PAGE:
Thursday, 17 April 2014

A literary picture of…Edinburgh

Edinburgh is one of the world’s most affluent cities with lots of sights to see, shops to visit, and new food to try. It is also brimming with literary heritage – making the Scottish capital the perfect place for an expat with a love of culture to explore! We’ve already looked at Barcelona and Dublin through a literary lens – but here’s what Edinburgh has to offer:

Edinburgh Fringe Festival
The world famous Fringe Festival is the largest arts festival in the world, a great place to encounter original drama and comedy, and discover fresh new writing and performance talent. In August the city is flooded by tourists taking in the top shows.  Being an Edinburgh-based expat all year round will mean you don’t pay the earth for accommodation in the period and will know your way around when moving between festival venues.

Image Source: Creative Commons/ Festival Fringe Society

Burns Night
A tradition in Scotland for over 200 years, Burns Night celebrates the life and works of famous Scottish poet Robert Burns. The writer, also known as the Bard of Ayrshire, was part of the Romantic Movement and considered a key influential figure in Scottish literature. Celebrated on and around 25th of January, a traditional Burns Night affair consists of a meal followed by a recitation of Burns’ poetry. The menu for the evening includes the Scottish delicacy haggis (a savoury pudding containing sheep's offal), followed by some local whisky. The evening is a great way to have fun and make new friends for new expats in Edinburgh.

Edinburgh International Book Festival
Calling all book-worms! Edinburgh’s International Book Festival is said to be ‘the largest celebration of the written word’, and features over 800 authors from across the globe! The event takes place every August in conjunction with the Fringe Festival for two whole weeks. It celebrates the work of writers – from poets and novelists to historians and philosophers - in over 300 events. Hear from previous Nobel and Booker prize-winners this summer as they celebrate all things literary.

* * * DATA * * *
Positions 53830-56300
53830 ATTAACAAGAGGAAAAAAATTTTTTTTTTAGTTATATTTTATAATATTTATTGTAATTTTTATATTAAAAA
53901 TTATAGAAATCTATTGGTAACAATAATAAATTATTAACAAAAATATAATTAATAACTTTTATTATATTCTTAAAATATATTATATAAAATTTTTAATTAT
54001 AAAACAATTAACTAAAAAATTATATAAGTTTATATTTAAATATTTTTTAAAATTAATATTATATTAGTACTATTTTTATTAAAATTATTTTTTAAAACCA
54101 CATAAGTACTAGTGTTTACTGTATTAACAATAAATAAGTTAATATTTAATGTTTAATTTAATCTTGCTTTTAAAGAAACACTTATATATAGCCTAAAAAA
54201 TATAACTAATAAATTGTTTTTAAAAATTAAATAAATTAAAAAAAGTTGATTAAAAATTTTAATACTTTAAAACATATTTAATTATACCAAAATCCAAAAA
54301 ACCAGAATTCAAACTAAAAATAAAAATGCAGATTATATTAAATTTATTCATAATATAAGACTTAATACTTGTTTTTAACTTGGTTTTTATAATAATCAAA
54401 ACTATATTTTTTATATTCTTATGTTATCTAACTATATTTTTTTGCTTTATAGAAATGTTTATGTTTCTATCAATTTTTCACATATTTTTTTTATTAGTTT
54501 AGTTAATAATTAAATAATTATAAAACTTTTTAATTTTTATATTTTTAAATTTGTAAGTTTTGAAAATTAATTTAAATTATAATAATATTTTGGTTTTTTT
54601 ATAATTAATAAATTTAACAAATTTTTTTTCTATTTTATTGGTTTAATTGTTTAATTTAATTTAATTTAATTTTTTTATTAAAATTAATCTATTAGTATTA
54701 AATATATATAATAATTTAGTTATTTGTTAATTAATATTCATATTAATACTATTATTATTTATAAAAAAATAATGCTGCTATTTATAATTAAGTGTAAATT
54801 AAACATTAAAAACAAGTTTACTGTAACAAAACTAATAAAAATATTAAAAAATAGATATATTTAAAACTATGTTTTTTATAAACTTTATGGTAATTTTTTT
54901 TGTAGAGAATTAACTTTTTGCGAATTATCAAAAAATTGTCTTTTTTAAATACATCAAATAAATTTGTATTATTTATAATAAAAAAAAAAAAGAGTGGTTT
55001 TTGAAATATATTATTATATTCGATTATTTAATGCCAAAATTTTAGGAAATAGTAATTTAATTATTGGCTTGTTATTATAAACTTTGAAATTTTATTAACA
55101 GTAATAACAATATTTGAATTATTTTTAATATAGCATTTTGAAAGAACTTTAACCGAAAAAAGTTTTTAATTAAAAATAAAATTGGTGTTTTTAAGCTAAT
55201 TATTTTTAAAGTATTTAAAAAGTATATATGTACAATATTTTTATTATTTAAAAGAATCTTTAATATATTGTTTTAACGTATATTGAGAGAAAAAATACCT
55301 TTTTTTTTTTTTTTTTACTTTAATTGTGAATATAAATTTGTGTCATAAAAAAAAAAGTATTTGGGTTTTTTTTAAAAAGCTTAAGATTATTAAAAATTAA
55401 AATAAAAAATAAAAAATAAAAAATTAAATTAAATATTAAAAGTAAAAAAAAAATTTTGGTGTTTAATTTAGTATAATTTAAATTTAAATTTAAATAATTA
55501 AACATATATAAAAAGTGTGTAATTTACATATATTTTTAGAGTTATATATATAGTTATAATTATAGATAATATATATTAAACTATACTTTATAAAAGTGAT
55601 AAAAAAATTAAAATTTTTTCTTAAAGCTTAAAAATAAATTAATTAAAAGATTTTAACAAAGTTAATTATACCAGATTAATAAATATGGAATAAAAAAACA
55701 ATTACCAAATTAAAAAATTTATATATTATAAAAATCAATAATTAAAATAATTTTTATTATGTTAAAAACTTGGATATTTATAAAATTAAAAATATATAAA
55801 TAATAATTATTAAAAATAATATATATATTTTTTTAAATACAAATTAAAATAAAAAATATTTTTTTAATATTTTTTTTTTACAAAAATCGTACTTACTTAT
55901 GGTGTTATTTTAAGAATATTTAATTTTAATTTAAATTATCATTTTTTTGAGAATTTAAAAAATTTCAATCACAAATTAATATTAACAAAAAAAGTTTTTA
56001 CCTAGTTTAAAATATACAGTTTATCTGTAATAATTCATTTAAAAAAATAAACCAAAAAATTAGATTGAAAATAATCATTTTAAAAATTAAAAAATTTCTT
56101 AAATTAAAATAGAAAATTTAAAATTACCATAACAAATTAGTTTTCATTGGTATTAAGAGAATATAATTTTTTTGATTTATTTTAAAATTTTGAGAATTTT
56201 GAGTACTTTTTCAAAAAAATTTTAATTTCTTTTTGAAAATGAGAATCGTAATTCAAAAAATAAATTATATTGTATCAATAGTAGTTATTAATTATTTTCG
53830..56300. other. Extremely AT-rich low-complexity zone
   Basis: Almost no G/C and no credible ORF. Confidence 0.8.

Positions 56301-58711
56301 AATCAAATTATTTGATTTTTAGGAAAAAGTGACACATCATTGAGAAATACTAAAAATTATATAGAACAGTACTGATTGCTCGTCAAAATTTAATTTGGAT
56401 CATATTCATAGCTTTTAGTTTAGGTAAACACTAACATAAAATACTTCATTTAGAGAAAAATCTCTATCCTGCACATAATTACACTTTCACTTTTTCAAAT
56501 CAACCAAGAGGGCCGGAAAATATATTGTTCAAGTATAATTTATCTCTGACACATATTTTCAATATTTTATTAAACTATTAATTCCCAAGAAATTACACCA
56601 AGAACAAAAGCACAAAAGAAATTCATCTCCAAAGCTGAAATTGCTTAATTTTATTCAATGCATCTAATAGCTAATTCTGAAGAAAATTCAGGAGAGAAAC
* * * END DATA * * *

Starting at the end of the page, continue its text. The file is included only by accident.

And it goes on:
Books set in Edinburgh
Probably the most well-known book set in the Scottish capital is writer Irvine Welsh’s first novel, Trainspotting. The gritty collection of short stories tells the tale of a group of locals and their life struggles.  Later made into a popular movie adaptation, Welsh’s classic explores the dark punk scene of 1980s Edinburgh. If you prefer books that make you think, then Ian Rankin’s collection of Inspector Rebus crime novels are set in and around the Scottish city. A great book for light-reading is One Day by David Nicholls; the modern novel follows the story of two lovers after meeting at Edinburgh University. 

Image source: Creative Commons/Kim Traynor

Other Cultural Highlights
It’s not only literature which Edinburgh has to offer when it comes to cultural highlights.  There’s also plenty for lovers of architecture - the Old Town is filled with character, from the winding alley-ways to the medieval skyline of Edinburgh Castle and, at over 200 years old, the misleadingly named ‘New’ Town features stunning neo-classical and Georgian buildings. And art lovers can also check out the National Portrait Gallery – one of Scotland’s most iconic buildings and home to over 3,000 paintings.

If you’ve made the move abroad, we want to hear from you! The 2014 Expat Explorer survey is now open! Take 15 minutes to help fellow expats by letting us know your views on life abroad and spread the word to expat family and friends by sharing the link here and using the hashtag #EESurvey14.


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